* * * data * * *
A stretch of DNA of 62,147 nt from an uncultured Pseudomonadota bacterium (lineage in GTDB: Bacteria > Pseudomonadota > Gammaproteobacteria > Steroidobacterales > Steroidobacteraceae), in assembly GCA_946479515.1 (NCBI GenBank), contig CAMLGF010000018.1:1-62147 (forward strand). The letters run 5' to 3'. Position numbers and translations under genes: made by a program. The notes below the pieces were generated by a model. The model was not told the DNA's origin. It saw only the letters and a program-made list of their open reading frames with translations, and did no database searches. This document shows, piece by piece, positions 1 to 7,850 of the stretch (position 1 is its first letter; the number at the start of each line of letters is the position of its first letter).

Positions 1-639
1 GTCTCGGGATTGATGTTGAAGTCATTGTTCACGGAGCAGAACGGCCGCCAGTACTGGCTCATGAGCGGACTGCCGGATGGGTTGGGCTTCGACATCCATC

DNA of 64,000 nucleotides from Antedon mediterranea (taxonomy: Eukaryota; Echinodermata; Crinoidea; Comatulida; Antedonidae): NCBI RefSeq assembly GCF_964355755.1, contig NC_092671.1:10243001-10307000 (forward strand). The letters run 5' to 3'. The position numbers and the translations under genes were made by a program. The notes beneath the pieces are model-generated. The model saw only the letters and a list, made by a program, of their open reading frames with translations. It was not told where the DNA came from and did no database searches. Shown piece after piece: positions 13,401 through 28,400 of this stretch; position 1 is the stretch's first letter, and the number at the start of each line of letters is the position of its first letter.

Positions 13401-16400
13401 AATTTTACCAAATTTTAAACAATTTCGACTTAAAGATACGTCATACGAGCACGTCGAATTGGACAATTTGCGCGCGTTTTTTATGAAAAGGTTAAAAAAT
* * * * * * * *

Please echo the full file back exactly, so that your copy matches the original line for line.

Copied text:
A stretch of DNA of 62,147 nt from an uncultured Pseudomonadota bacterium (lineage in GTDB: Bacteria > Pseudomonadota > Gammaproteobacteria > Steroidobacterales > Steroidobacteraceae), in assembly GCA_946479515.1 (NCBI GenBank), contig CAMLGF010000018.1:1-62147 (forward strand). The letters run 5' to 3'. Position numbers and translations under genes: made by a program. The notes below the pieces were generated by a model. The model was not told the DNA's origin. It saw only the letters and a program-made list of their open reading frames with translations, and did no database searches. This document shows, piece by piece, positions 1 to 7,850 of the stretch (position 1 is its first letter; the number at the start of each line of letters is the position of its first letter).

Positions 1-639
1 GTCTCGGGATTGATGTTGAAGTCATTGTTCACGGAGCAGAACGGCCGCCAGTACTGGCTCATGAGCGGACTGCCGGATGGGTTGGGCTTCGACATCCATC

DNA of 64,000 nucleotides from Antedon mediterranea (taxonomy: Eukaryota; Echinodermata; Crinoidea; Comatulida; Antedonidae): NCBI RefSeq assembly GCF_964355755.1, contig NC_092671.1:10243001-10307000 (forward strand). The letters run 5' to 3'. The position numbers and the translations under genes were made by a program. The notes beneath the pieces are model-generated. The model saw only the letters and a list, made by a program, of their open reading frames with translations. It was not told where the DNA came from and did no database searches. Shown piece after piece: positions 13,401 through 28,400 of this stretch; position 1 is the stretch's first letter, and the number at the start of each line of letters is the position of its first letter.

Positions 13401-16400
13401 AATTTTACCAAATTTTAAACAATTTCGACTTAAAGATACGTCATACGAGCACGTCGAATTGGACAATTTGCGCGCGTTTTTTATGAAAAGGTTAAAAAAT